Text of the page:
• loss of Moro reflex
      • posturing
      • poor feeding
      • seizures
    • Erythroblastosis fetalis
      • most severely, can manifest as hydrops fetalis with high output cardiac failure, edema, and death
      • indication for immediate delivery and exchange transfusion
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Questions (3)

(M2.OB.17.4817) A 31-year-old G2P1001 presents to the labor floor for external cephalic version (ECV) due to breech presentation at 37 weeks gestation. Her pregnancy has been complicated by an episode of pyelonephritis at 14 weeks gestation, treated with intravenous ceftriaxone. The patient has not had urinary symptoms since that time. Otherwise, her prenatal care has been routine and she tested Rh-negative with negative antibodies at her first prenatal visit. She has a history of one prior spontaneous vaginal delivery without complications. She also has a medical history of anemia. Current medications include nitrofurantoin for urinary tract infection suppression and iron supplementation. The patient’s temperature is 98.5°F (36.9°C), pulse is 75/min, blood pressure is 122/76 mmHg, and respirations are 13/min. Physical exam is notable for a fundal height of 37 centimeters and mild pitting edema in both lower extremities. Cardiopulmonary exams are unremarkable. Bedside ultrasound confirms that the fetus is still in breech presentation. Which of the following should be performed in this patient as a result of her upcoming external cephalic version?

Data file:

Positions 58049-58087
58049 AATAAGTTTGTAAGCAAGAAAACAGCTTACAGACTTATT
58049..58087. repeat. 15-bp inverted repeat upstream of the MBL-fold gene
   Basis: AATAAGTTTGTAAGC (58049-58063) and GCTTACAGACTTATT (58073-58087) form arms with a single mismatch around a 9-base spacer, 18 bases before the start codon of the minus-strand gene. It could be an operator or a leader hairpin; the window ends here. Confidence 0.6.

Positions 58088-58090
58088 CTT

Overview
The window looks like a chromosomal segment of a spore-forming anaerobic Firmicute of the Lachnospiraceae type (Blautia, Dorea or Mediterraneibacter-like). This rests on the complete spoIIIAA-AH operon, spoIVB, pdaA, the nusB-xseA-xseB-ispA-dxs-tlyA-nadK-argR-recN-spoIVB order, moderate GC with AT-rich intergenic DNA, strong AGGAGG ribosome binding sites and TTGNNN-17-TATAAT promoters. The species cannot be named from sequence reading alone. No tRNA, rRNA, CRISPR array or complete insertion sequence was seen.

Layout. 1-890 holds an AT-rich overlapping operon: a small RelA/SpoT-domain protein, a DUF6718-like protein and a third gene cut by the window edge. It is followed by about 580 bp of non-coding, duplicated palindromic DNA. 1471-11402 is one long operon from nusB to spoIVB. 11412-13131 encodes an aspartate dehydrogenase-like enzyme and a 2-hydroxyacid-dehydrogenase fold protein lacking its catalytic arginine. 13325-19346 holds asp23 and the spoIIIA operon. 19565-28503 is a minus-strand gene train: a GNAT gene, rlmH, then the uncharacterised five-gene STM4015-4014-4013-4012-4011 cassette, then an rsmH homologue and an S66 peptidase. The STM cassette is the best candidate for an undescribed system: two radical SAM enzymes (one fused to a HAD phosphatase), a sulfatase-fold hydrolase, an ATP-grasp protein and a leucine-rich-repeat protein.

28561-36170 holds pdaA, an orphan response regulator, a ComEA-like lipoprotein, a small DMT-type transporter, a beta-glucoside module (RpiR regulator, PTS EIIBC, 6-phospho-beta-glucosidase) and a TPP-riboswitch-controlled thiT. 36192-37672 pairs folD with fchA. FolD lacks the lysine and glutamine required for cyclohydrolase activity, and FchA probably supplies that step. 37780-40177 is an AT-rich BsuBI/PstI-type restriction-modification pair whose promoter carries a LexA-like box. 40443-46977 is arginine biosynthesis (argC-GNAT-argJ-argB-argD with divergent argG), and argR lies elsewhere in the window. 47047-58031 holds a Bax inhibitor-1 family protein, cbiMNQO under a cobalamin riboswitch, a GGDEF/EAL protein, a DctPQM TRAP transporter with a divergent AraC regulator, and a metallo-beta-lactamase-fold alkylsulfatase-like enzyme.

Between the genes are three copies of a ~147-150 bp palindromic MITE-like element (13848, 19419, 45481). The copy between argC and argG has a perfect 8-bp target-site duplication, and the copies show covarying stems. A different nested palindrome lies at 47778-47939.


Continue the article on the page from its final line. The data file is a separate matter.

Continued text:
QID: 109396

Complete blood count






Fibrinogen level



Urine protein to creatinine ratio



Rhogam (anti-D immune globulin) administration



M 7 D

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(M2.OB.15.4672) A 29-year-old G1P0 female at 32 weeks gestation presents to the emergency department with vaginal bleeding. She has had minimal prenatal care to-date with only an initial visit with an obstetrician after a positive home pregnancy test. She describes minimal spotting that she noticed earlier today that has progressed to larger amounts of blood; she estimates 30 mL of blood loss. She denies any cramping, pain, or contractions, and she reports feeling continued movements of the baby. Ultrasound and fetal heart rate monitoring confirm the presence of a healthy fetus without any evidence of current or impending complications. The consulted obstetrician orders blood testing for Rh-status of both the mother as well as the father, who brought the patient to the hospital. Which of the following represents the best management strategy for this situation?

QID: 107196

If mother is Rh-negative and father is Rh-positive then administer RhoGAM



If mother is Rh-negative and father is Rh-negative then administer RhoGAM



If mother is Rh-positive and father is Rh-negative then administer RhoGAM



If mother is Rh-negative and father is Rh-positive, RhoGAM administration is not needed



After 28 weeks gestation, administration of RhoGAM will have no benefit



M 7 E

Select Answer to see Preferred Response